My Life as a Rolling Stone

BBC, 2022

The Rolling Stones - as you've seen them many times before!

The Word magazine used to have a question on their web site when you signed up: "Beatles or Stones?" (there was also a third option, "actually I preferred The Monkees". It was that kind of humour - I really miss The Word magazine.) But for me, there's never been a question about it: The Beatles released a dizzying array of music in less than ten years, whereas the Stones ... well, put it like this, when I was compiling my favourite songs of the sixties recently, I could add almost all of every Beatles album, but only a song or two at most from each Stones album. 

Now don't get me wrong, there's some classics there - but also an awful lot of dross, frankly. They've produced little music of interest since the early seventies, and nothing at all in the last forty years, something I think they're very well aware of, as a brief look at their set lists over the last few years shows. But somehow this hasn't stopped them becoming the "greatest rock 'n' roll band in the world".

What has always distinguished The Rolling Stones, to my mind, is the incredibly effective way they've publicised themselves. From the very beginning, when Andrew Loog Oldham deliberately set them up as the opposite of those nice, clean Beatles, through to right now and this impeccably stage-managed documentary series, they've always had superb control over their public image, which in many ways has defined the "rock rebel" stereotype.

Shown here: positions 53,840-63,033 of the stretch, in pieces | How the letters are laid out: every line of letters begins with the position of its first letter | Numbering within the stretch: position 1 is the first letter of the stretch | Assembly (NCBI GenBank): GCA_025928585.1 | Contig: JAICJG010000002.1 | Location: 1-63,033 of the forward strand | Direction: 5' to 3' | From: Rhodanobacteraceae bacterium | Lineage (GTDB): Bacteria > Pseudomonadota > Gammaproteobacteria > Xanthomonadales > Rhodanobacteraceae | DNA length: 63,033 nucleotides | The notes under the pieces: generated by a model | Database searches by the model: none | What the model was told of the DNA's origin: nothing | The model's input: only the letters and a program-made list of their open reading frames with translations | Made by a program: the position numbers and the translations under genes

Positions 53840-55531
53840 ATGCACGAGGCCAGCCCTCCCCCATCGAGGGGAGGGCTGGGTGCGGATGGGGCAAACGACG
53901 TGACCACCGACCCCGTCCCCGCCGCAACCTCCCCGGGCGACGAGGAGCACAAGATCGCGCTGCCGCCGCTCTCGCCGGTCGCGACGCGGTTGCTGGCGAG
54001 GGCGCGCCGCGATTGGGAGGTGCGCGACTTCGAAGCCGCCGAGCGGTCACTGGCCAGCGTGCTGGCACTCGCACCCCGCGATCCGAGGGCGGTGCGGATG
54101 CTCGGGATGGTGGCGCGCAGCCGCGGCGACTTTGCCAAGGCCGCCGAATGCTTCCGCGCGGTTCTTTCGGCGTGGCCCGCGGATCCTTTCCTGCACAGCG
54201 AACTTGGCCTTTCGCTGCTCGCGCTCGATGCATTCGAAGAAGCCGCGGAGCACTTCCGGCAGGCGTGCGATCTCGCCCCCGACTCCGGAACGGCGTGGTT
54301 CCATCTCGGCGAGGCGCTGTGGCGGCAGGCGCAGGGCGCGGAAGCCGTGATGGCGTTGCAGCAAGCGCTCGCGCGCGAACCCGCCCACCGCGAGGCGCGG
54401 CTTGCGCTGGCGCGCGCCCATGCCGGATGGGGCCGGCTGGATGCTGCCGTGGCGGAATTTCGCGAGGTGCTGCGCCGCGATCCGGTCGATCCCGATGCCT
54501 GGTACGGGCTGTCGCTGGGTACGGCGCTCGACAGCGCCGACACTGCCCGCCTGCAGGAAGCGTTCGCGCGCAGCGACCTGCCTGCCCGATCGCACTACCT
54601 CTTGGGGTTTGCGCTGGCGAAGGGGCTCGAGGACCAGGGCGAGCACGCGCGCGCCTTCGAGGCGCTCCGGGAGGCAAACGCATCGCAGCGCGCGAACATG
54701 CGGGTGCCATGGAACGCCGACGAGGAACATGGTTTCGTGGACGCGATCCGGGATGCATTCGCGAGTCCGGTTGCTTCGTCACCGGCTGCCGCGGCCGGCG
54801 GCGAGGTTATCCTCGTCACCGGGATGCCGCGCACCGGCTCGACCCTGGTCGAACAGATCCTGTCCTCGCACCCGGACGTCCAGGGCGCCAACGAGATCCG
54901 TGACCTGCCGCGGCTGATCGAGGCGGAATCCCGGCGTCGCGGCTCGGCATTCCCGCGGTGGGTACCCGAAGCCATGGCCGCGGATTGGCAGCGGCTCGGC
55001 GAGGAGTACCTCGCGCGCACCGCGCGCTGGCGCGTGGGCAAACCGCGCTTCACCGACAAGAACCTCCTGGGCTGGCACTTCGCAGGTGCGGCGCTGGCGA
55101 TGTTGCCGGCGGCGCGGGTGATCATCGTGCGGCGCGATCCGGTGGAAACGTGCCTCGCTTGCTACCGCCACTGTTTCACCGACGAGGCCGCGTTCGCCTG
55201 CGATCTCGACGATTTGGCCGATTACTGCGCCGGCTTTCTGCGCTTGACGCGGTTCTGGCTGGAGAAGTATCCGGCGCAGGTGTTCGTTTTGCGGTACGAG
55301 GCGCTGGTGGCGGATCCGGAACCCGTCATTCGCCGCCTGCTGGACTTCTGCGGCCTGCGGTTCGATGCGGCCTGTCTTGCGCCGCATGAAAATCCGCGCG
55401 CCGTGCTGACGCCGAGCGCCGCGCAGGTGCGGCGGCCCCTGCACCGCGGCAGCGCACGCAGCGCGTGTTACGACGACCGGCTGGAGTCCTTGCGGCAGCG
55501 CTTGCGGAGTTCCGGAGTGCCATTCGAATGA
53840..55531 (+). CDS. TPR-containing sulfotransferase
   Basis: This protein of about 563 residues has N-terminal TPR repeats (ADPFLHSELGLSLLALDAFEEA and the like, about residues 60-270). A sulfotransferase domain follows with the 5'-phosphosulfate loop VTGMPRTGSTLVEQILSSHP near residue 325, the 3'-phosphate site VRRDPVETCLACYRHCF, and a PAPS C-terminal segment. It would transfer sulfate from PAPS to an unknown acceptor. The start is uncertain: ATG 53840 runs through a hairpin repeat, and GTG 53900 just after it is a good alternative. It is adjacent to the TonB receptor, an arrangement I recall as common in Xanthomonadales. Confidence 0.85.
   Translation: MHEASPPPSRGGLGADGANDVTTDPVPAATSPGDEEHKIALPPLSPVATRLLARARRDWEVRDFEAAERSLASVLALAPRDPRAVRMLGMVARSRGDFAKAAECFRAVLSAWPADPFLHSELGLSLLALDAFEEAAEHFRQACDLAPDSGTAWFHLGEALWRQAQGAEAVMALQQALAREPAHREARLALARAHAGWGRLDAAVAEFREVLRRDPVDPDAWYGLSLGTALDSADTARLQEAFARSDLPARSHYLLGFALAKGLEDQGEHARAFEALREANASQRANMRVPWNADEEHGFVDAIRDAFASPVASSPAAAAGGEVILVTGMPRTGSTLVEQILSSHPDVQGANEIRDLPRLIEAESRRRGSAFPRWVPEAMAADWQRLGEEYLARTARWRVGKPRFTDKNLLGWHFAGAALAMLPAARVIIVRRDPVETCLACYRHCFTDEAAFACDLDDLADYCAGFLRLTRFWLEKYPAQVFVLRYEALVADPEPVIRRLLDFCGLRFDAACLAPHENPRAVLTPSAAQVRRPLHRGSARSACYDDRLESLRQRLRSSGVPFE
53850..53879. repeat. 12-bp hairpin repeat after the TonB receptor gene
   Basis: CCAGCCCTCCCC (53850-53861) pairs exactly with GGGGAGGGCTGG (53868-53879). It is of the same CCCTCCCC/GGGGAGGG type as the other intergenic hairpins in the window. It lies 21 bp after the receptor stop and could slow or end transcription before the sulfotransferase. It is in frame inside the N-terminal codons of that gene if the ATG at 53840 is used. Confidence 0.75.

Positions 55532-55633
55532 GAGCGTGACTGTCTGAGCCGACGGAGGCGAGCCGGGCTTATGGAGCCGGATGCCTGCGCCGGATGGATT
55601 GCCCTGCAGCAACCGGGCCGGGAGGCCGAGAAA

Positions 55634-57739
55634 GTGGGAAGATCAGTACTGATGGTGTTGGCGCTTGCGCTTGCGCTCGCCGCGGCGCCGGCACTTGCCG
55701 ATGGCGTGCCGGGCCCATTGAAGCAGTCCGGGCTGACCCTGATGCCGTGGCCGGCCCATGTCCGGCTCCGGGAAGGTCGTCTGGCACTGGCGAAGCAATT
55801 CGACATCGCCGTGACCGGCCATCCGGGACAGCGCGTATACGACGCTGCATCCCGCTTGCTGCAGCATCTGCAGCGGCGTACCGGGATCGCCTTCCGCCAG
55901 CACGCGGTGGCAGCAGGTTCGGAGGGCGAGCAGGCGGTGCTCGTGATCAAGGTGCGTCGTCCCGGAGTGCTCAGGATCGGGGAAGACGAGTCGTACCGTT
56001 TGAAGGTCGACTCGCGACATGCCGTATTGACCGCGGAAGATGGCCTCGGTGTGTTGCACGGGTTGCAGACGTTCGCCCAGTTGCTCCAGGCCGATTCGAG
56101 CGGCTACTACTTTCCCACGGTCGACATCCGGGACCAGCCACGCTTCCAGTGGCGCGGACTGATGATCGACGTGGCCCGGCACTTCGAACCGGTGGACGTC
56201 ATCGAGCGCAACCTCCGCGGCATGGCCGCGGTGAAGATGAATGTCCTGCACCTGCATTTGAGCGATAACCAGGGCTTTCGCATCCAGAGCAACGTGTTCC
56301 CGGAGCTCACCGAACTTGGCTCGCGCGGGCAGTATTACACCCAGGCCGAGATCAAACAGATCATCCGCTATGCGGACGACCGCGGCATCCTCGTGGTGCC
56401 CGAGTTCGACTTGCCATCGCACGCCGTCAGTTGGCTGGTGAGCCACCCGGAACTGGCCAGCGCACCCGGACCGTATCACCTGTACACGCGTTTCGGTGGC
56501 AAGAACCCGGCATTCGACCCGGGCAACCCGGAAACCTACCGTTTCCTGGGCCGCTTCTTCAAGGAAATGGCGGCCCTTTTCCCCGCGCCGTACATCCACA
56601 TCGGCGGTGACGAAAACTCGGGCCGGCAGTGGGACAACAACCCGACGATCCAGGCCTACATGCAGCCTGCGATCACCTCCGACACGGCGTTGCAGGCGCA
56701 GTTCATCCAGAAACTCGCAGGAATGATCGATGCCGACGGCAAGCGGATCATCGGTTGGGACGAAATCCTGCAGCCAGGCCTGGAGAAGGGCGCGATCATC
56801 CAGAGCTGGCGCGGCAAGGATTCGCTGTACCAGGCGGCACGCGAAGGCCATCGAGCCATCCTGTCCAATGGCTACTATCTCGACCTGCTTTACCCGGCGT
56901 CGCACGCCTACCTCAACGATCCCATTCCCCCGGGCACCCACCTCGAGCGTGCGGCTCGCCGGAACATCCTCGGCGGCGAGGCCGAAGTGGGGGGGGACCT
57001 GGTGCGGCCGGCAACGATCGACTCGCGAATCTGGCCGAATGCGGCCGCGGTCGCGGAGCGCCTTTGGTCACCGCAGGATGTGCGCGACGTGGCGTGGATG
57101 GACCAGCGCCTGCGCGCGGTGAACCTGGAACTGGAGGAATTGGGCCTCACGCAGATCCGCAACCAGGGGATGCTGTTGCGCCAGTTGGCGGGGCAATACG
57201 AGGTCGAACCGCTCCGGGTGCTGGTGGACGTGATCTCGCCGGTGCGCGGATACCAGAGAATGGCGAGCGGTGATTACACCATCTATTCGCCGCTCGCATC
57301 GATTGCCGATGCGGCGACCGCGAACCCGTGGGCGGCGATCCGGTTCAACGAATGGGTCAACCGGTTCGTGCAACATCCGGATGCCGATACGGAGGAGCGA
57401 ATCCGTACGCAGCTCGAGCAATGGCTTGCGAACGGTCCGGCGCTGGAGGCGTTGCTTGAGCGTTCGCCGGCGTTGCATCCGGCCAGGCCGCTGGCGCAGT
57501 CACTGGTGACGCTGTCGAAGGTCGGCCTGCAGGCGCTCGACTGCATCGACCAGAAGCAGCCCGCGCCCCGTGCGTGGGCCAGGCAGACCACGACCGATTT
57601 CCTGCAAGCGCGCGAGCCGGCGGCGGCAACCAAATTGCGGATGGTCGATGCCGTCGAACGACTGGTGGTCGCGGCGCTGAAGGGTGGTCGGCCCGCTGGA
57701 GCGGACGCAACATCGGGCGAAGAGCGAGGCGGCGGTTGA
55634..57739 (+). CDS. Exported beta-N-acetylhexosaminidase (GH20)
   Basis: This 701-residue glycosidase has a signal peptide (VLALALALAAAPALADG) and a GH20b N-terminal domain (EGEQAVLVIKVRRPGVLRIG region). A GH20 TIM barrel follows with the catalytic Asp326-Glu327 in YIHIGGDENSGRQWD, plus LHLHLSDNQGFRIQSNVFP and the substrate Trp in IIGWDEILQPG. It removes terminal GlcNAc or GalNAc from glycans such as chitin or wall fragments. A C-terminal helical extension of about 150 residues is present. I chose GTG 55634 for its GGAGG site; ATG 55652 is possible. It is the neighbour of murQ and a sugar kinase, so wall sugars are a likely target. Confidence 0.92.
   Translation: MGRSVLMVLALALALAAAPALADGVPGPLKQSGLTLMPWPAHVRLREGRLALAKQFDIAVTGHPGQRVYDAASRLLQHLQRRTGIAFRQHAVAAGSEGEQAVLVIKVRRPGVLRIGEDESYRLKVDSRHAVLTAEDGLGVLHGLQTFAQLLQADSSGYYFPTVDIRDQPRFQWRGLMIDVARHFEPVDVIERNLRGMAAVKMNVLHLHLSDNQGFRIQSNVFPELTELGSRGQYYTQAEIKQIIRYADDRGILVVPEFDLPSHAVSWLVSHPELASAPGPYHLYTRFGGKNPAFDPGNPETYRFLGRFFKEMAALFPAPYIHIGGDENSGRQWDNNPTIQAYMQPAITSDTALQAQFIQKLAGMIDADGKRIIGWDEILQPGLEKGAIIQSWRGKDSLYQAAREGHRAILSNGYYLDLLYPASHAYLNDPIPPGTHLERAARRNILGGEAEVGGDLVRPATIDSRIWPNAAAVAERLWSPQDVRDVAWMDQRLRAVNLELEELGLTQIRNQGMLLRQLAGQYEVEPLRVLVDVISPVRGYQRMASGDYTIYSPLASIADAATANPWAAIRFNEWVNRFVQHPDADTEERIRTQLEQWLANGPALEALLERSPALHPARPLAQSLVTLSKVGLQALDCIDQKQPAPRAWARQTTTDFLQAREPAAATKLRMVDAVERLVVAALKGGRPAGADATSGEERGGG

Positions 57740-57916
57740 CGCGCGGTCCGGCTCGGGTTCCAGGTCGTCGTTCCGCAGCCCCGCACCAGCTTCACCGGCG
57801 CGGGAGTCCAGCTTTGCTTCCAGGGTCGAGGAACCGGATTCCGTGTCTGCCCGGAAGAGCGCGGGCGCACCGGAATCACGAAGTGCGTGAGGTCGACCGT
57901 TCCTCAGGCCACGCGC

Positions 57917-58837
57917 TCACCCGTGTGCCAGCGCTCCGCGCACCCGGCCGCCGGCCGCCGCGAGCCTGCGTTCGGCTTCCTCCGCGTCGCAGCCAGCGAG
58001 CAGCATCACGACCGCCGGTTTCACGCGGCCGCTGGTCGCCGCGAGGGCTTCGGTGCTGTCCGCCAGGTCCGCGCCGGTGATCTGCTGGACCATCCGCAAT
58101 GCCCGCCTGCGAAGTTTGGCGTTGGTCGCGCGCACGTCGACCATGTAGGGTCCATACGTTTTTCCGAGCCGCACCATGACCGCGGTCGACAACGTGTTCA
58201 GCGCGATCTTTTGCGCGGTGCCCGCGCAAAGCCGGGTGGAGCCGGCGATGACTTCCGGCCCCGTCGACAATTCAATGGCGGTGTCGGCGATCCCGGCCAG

The format - one episode for each of Mick, Keith, Ronnie and Charlie - manages to cover a lot of history, but it's a curiously incomplete picture. You could count the number of times Bill Wyman was mentioned on the fingers of one foot. Sure, he's not been in the band since 1993, but he was there for all the important moments. A complete history would include him, but this wasn't it. There was maybe five minutes in total featuring Brian Jones, and a minute including Mick Taylor (easily the best guitarist to be a member of the band).

Maybe this wasn't the point, and the idea was tell the individuals' stories. You could be forgiven for feeling that they were being pretty candid - after all, their history is pretty well known and Keith and Ronnie, in particularly, are well known for being rowdy rock 'n' roll bad boys. Conveniently, that means that the documentary can talk fairly freely about their well-known drug use, because that doesn't actually harm their image at all. But what about the women? We don't hear so much about that.

This was an enjoyable series and worth a bit of time to watch, but felt more like a very extended advertisement for The Rolling Stones and their latest tour than a real documentary. There was little new here and nothing that made me want to revisit any of their music. But then perhaps it's not aimed at me.

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